Rooting for the machines A Blog by Chris Baldassano

Seven things I learned as a PhD student

Doing great research is tough. There are so many factors outside of your control: experiments not panning out, unfair reviewers, competing labs, limited funding sources. I’ve tried to distill down some of the strategies that worked well for me and my labmates (these are most relevant to my background in science/engineering, but some might apply to other fields as well):

Get your hands dirty

Magic School Bus

Some early grad students get stuck in a loop of doing a lot of general talking about the kind of things they want to work on, but never really get started. Taking time to learn and plan your experiments is great, but there are a lot of things you can’t learn without diving into real data. You’re almost certainly going to mess things up the first one or two (or twenty) times, so start making mistakes as soon as possible. Having a deeper understanding of the data you’re dealing with will be invaluable in driving the kinds of questions you’ll ask and the design of your experiments.

Investigate things that don’t make sense

When you’re looking at the results of an analysis, often there will be something that just doesn’t quite line up: there’s one value of 1.01 when the maximum measurement should be 1, two data points are exactly on top of one another, 1% of the data points are giving “NaN”s. It’s easy to just brush these under the rug (“it’s just a couple datapoints”), but getting to the bottom of these is critical. Often they will reveal some flaw in your analysis that might mean all your results are invalid, or (if you’re lucky!) they might point to some new science hiding being an unexpected pattern in the data.

Explore, then replicate

The best way to approach an unfamiliar problem is to first collect (or extract from your full data) a pilot dataset, and start looking for patterns. You don’t need to be rigorous about statistics, multiple comparisons, or model complexity - what are the strongest signals you can find? Are there ways of transforming the data that make it more amenable to your models? Then, once you’ve optimized your analysis, you apply it to new (or held-out) data, and meticulously measure how well it performs. If you do your playing directly on the data, it’s very easy to start fooling yourself about what’s really there and what you just want to be there.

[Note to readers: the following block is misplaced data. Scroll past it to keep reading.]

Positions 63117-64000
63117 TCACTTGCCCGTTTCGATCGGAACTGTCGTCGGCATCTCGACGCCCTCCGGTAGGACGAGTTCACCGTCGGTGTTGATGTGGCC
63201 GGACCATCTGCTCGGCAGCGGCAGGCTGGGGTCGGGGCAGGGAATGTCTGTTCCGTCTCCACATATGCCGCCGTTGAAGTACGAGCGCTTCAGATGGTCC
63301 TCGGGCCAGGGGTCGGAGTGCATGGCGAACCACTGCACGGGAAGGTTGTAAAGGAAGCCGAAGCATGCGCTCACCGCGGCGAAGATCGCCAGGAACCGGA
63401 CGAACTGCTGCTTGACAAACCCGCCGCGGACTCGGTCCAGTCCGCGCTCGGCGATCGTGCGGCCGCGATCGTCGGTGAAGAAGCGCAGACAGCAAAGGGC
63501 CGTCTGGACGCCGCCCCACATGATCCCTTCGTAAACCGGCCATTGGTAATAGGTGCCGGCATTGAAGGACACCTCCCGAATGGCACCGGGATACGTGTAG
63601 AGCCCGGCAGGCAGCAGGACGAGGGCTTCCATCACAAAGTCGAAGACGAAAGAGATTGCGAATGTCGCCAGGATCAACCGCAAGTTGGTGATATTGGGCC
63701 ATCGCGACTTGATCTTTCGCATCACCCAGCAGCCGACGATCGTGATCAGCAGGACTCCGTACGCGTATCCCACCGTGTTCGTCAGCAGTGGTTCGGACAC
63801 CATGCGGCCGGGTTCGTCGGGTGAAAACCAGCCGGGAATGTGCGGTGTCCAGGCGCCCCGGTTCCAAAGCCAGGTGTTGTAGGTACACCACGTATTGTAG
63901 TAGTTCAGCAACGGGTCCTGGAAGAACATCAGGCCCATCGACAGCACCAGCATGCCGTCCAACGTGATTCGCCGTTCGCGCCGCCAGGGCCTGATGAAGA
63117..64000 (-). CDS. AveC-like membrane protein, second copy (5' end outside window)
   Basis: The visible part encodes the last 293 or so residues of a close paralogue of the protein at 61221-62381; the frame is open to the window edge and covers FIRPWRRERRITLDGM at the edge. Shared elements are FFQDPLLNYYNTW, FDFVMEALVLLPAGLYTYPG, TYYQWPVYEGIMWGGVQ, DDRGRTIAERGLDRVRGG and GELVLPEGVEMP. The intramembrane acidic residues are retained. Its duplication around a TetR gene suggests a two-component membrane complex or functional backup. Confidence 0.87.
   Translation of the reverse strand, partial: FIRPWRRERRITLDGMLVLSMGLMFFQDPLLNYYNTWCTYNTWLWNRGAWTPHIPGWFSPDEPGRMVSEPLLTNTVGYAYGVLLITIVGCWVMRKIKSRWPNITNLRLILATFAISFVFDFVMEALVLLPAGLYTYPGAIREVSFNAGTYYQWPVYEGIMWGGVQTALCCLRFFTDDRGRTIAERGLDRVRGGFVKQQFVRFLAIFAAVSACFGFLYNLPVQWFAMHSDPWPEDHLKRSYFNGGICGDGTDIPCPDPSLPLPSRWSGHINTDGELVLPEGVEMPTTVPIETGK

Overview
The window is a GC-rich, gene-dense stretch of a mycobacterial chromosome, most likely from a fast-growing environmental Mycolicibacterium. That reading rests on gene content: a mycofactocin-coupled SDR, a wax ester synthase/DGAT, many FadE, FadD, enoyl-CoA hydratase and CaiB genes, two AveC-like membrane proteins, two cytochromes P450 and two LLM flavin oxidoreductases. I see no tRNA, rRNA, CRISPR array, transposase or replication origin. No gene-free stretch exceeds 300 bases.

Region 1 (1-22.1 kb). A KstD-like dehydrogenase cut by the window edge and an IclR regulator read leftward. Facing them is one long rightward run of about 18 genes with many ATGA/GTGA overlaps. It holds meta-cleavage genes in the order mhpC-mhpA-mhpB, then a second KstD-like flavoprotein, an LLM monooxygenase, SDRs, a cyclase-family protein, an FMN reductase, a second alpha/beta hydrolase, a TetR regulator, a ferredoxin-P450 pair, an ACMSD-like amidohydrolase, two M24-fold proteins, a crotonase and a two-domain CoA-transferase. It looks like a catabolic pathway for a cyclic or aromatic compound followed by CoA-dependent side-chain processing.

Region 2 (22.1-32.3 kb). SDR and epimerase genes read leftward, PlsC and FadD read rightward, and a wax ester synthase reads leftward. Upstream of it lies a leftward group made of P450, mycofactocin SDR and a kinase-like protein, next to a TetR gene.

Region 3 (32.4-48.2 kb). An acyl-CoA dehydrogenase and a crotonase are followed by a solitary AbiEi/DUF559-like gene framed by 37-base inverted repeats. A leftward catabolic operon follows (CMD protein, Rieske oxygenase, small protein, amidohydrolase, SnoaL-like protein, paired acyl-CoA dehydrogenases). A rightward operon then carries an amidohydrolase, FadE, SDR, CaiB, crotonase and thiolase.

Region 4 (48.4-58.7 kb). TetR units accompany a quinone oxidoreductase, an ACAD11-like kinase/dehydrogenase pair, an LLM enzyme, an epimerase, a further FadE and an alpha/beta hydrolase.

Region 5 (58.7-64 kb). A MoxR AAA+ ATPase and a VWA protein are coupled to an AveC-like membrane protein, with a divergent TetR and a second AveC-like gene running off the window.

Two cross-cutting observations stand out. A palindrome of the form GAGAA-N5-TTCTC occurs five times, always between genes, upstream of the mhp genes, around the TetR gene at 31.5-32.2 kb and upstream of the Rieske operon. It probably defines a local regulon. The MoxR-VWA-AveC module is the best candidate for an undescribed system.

Realize that you’re in the big leagues

Throughout school, you’ve always been measured against your peers - your kindergarten macaroni crafts earned you a gold star because they were impressive for your experience level, not because they were competitive with a typical exhibit at the Louvre. In your first year of grad school, you are now competing with professional scientists who have been in the field for 40 years. This is intimidating (and one of the reasons why you start out being mentored by senior students and faculty members), but also exciting. You are on the front lines of scientific knowledge, answering real problems that no one has ever figured out before.

Know more than your advisor

This might sound contradictory to the previous point, since your advisor has a many-year head start in understanding your field, and you can’t hope to have more total knowledge by the end of your PhD. But for the particular project you’re working on, you should be finding papers on your own and reading everything you can. Publishing a paper that advances the field is going to require knowing more about that topic than anyone in the world, including your advisor.

Keep an end-of-the-day journal

Completing a PhD requires extremely long-term, self-guided planning, and it’s easy to lose track of what you should be working on and what the critical next steps are. Different people have different solutions for this, but my favorite strategy was to take 10 minutes at the end of the day and write (in a physical, dead-tree notebook) a couple bullet points about what I did that day and what the next steps should be. This forces you to take stock of your current goals, gives you a little morale boost (especially when you can look back over the past week and remind yourself that you really did make progress), and lets you pick up where you left off when you come back to your projects (possibly days later).

Drink Water

Taking care of your physical health is often the first thing to go when stress sets in, but this is a sure way to completely derail your research career. Drinking more water is an easy fix for most grad students - you can avoid kidney stones (I learned that the hard way), you’ll eat less junk, and having more bathroom breaks makes sure you take some breaks from your chair (no fitbit required). Some other no-brainers are to make sure you have an ergonomic typing setup (I know multiple PhDs that had to go on leave due to RSI) and keep a reasonable sleep schedule.

Comments? Complaints? Contact me @ChrisBaldassano